In terms of perceptions, the new appointed school board has made absolutely no headway with voters. Only one voter in seven believes the new board is doing a better job than its predecessors, about the same number who believe the old elected board actually did a better job. Three-quarters of voters see the two boards performing at the same level or have no view.
Adequate funding for schools is of course the perennial question. In different ways throughout the survey, voters indicate that they would like to see more funding for public schools. A majority even indicates that it would be willing to have a new tax imposed if it were dedicated to education. Prince George's Community College is seen as under-funded by most voters, and when voters discover that the county provides less funding to the community college than do neighboring jurisdictions, three-quarters want more local funding.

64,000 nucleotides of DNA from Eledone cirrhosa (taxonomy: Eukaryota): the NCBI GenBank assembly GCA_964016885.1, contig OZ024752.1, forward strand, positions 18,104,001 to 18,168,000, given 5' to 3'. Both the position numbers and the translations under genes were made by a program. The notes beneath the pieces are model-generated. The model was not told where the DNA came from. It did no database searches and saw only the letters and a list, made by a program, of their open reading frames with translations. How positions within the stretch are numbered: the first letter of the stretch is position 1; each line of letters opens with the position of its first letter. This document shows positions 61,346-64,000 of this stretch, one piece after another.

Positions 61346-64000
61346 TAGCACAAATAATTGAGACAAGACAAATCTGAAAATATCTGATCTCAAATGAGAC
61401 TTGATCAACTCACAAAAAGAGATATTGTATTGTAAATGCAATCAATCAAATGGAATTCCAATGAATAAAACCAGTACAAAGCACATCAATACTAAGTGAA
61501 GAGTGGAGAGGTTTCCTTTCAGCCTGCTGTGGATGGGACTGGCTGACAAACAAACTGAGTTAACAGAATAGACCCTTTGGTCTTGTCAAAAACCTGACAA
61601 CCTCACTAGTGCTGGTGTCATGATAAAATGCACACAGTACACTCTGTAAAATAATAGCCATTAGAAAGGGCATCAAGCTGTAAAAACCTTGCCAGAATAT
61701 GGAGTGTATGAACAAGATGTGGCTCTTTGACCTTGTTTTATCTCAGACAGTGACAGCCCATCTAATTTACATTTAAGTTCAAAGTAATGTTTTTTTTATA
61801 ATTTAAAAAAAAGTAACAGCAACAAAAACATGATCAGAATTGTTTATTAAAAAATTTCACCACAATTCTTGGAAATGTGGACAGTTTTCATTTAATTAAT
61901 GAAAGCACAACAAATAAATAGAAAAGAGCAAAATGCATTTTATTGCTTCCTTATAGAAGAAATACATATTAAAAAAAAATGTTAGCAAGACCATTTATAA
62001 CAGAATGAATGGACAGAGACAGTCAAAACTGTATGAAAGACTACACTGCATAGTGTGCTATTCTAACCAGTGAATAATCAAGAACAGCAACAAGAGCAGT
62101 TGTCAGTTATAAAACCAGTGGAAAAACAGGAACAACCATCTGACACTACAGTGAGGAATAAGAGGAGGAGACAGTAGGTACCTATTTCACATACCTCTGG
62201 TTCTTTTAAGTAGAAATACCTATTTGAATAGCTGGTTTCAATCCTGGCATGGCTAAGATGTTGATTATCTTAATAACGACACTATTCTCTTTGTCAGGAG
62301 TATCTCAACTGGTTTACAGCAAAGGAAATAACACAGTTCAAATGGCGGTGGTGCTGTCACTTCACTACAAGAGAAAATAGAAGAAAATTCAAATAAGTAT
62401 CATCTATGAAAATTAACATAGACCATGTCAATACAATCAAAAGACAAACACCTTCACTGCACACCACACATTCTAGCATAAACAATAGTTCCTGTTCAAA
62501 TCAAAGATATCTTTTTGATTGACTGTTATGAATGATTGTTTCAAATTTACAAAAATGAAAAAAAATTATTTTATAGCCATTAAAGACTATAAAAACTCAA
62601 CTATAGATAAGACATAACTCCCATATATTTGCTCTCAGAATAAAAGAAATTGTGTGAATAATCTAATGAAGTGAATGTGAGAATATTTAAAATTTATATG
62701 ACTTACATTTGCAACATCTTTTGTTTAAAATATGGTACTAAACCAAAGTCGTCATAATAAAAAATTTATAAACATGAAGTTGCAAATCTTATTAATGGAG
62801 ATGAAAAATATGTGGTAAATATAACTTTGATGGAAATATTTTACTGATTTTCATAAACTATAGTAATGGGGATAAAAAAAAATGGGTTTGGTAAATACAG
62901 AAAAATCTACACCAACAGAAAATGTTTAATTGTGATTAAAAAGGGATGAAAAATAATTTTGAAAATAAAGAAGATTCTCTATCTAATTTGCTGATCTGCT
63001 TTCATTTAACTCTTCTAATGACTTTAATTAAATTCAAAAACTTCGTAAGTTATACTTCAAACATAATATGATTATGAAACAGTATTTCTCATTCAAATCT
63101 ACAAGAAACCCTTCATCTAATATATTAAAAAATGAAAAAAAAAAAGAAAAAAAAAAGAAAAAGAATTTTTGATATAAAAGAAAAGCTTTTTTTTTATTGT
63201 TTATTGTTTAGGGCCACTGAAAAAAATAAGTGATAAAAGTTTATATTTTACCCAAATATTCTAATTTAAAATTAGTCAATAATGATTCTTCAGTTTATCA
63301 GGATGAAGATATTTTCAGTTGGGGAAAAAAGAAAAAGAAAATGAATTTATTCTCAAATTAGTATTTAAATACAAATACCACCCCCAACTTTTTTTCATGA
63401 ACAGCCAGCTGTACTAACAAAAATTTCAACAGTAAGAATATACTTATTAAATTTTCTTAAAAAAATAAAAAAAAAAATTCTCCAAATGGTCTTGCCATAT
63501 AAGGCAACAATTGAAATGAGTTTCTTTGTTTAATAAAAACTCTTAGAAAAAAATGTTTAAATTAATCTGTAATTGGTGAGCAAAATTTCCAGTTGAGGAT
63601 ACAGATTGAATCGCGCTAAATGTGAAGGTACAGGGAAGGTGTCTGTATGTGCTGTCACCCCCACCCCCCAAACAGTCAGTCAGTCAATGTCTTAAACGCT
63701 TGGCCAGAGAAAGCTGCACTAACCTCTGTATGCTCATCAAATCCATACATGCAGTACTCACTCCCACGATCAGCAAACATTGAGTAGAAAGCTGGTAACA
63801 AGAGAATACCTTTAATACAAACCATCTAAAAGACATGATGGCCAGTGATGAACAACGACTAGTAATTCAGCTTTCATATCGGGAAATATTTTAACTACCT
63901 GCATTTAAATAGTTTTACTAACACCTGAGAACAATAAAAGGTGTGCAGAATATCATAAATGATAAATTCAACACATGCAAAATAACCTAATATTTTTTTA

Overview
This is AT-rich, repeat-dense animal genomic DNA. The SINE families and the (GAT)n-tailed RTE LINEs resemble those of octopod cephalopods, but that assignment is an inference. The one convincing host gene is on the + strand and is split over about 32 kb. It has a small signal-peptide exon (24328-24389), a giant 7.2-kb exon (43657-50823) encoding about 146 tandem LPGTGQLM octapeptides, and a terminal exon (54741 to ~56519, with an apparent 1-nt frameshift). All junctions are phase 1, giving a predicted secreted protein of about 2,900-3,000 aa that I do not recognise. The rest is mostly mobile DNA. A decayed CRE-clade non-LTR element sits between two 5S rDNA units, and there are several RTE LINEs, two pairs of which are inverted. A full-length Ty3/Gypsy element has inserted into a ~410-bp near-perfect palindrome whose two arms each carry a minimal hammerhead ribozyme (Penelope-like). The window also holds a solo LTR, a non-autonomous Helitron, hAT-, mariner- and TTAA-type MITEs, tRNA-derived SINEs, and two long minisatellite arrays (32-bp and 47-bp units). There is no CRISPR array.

Of course, TRIM always looms in the background. Fewer than six voters in ten say they have actually heard of the tax cap measure, even when specifically prompted with its name. Of course, recognition rises dramatically among longer-term residents of the county. But despite its less-than-universal name recognition, the concept of a TRIM-style tax cap receives support from two-thirds of voters. Four voters in ten say they "strongly favor" such a tax. Support for TRIM is mitigated if the idea of repealing or modifying TRIM is tied to addressing "the many critical needs of our schools." Now, a bare plurality of five percent think TRIM should be repealed or modified. Though this is a modest result, it represents a huge swing away from initial support for TRIM and demonstrates the power of the education issue in Prince George's County.